The textbook answer to Gabriel's trip around the pattern was to pause for 5 minutes and get the plane settled down...To hell with exact attitudes and airspeeds and altitudes...get the plane stabilized...The crew is sick and you are just an amateur- tell ATC to get everyone the hell out of the county.

                          But sometimes the textbook just doesn't work. Gabriel really wanted to demonstrate he could take off, maneuver around and land and time was running out*. So Gabriel reverted to cowboy MacGuyver improvisation...wrestled this nasty, unstabilized plane around the pattern and land it.

                          Given that he is willing fly in such a reckless manner and revert to Cowboy Improvisation, he is officially been placed on my no-fly list.

                          *Footnote: This is an interesting twist on get-there it is...How much are you willing to risk? A plane-load of paying passengers, or just your can and your Katana?
                          Les règles de l'aviation de base découragent de longues périodes de dur tirer vers le haut.

                          Comment


                          • #58
                            Originally posted by 3WE View Post
                            More subtle and insidious, Evan...(say those words a few times)
                            I have. It didn't help.

                            It's not a judgement. Of course this was not a professional pilot SIM scenario, and time was cut short and BB was 'spotting' Gabriel on things like configuration rather than typical CRM communication and task sharing.

                            My point (question) was that, if they had the time needed and were in a more professional SIM ride where two type-rated pilots were working the problem methodically and PF Gabriel was kept completely in the loop at all times perhaps he would have been able to do a better job of managing things and might not have gotten so far behind the airplane.

                            However, since this was the result of an incorrect programming parameter and a time constraint that has no analogue in reality, I guess the best real-world comparison would be an error on v-speeds and/or power setting and/or TOW followed by an immediate return fuel emergency. With no time to climb out and stabilize, I'm not sure CRM would go so smoothly in that real-world scenario either.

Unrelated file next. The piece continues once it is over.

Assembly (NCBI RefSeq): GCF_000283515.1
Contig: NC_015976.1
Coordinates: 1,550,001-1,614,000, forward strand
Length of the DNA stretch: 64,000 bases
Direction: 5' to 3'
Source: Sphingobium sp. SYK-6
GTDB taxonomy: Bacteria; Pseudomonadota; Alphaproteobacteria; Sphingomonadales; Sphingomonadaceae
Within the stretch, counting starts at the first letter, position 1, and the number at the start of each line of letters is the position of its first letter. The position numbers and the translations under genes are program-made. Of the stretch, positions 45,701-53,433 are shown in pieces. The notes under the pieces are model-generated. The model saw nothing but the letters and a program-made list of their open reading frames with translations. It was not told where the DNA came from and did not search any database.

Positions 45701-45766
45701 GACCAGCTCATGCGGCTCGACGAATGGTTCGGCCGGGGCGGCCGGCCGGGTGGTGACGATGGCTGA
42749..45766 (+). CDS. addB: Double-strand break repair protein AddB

It sounds like Gabriel has proven himself a natural airman, but my other question, concerning the 'humbling' part, was if the experience softened Gabriel's apparently unforgiving stance on accidents where pilots did something 'unthinkable' after losing their composure under stress and disorientation. Colgan 3407, for example...

                            And, of course, I understand what he meant by 'humbling' in all other respects.

                            Comment


                            • #59
                              Originally posted by Evan View Post
                              my other question, concerning the 'humbling' part, was if the experience softened Gabriel's apparently unforgiving stance on accidents where pilots did something 'unthinkable' after losing their composure under stress and disorientation. Colgan 3407, for example...
                              Nope. I was not tidy and I was running the situation from behind, but I kept the speed in the healthy zone all the time, in particular kept approach speeds very close to target all the time, and kept the pitch, bank and vertical speed and gradients within a very reasonable envelope all the time. And did I mention that I managed a totally unexpected stickshaker just at lift off like a boss? (talk about startle).

                              I still don't understand AF, Colgan, Asiana and Turkish. And whatever the breakdown in procedures and CRM (which I acknowledge could have and probably would have saved the day), that is not enough to explain what happened, and I would not like to have the pilot with the best CRM and procedure adherence that, upon indication of stall, pulls up, and pulls up, and keeps pulling up all the time, during many seconds or a few minutes.

                              --- Judge what is said by the merits of what is said, not by the credentials of who said it. ---
                              --- Defend what you say with arguments, not by imposing your credentials ---

                              Comment


                              • #60
                                Originally posted by Evan View Post
                                ***but my other question, concerning the 'humbling' part, was if the experience softened Gabriel's apparently unforgiving stance on accidents where pilots did something 'unthinkable' after losing their composure under stress and disorientation. Colgan 3407, for example...***
                                Gabriel soften his stance?

                                Good God, man, your the one relentlessly pounding that they should be running some uber specific checklist and that training on said checklists is the problem.

                                Maybe Colgan was pure shock and fatigue, maybe it was tail stall training...Gabriel’s deal is that it was SIX SECONDS of step 4 of the universal how to stall a Piper cub, Airbus 300 and almost all aircraft in between checklist...

                                Six seconds...(and I still wonder why the check airspeed every few seconds on short final OR while leveling, dropping flaps, gear, and speeding up propellers was not in play)
                                Les règles de l'aviation de base découragent de longues périodes de dur tirer vers le haut.